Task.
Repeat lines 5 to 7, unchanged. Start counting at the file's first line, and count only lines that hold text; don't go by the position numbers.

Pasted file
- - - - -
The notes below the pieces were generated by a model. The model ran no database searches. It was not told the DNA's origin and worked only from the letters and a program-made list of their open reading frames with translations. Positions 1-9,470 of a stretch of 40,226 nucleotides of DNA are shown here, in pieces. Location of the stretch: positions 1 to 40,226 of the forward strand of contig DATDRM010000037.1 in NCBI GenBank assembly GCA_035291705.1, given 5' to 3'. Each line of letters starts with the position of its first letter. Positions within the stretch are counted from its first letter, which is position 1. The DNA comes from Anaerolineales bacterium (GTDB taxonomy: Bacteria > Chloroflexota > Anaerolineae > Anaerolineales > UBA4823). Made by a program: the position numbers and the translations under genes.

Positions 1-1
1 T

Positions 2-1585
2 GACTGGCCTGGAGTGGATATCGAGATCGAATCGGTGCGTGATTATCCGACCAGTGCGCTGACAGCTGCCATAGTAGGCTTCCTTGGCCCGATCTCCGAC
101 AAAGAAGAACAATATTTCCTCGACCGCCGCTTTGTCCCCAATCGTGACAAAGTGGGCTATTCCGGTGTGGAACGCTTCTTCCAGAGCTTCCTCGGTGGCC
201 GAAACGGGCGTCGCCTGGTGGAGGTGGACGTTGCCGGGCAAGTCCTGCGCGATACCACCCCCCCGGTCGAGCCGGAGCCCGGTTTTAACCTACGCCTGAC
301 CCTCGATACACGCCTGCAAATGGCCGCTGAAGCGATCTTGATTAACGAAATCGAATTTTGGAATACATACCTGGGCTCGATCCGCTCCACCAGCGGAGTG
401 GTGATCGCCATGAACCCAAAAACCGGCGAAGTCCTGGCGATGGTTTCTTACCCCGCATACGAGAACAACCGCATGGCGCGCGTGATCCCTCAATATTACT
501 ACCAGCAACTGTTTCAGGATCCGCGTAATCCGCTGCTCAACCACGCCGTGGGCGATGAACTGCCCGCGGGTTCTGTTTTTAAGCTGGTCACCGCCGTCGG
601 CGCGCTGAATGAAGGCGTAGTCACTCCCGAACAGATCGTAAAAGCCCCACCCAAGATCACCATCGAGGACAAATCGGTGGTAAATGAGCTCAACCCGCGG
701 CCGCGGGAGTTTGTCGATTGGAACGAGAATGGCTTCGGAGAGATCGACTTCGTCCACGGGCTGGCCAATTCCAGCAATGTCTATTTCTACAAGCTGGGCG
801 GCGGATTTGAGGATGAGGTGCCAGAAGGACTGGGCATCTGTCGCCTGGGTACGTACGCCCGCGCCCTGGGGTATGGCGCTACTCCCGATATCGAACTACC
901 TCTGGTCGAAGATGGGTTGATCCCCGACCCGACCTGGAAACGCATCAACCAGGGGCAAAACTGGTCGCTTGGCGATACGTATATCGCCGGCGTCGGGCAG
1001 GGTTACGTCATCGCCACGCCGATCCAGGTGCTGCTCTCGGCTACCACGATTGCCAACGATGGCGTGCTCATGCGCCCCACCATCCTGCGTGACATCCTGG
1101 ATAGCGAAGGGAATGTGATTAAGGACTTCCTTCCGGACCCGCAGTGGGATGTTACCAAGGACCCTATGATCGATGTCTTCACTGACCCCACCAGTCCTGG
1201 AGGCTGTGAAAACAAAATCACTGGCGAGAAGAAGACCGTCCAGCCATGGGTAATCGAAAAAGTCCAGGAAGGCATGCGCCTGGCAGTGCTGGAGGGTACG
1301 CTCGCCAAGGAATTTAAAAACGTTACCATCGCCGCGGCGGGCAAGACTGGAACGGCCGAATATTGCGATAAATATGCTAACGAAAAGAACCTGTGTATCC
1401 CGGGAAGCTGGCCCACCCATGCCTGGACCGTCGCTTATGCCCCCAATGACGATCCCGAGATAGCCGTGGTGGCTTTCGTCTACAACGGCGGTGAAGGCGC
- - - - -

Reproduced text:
2 GACTGGCCTGGAGTGGATATCGAGATCGAATCGGTGCGTGATTATCCGACCAGTGCGCTGACAGCTGCCATAGTAGGCTTCCTTGGCCCGATCTCCGAC
101 AAAGAAGAACAATATTTCCTCGACCGCCGCTTTGTCCCCAATCGTGACAAAGTGGGCTATTCCGGTGTGGAACGCTTCTTCCAGAGCTTCCTCGGTGGCC
201 GAAACGGGCGTCGCCTGGTGGAGGTGGACGTTGCCGGGCAAGTCCTGCGCGATACCACCCCCCCGGTCGAGCCGGAGCCCGGTTTTAACCTACGCCTGAC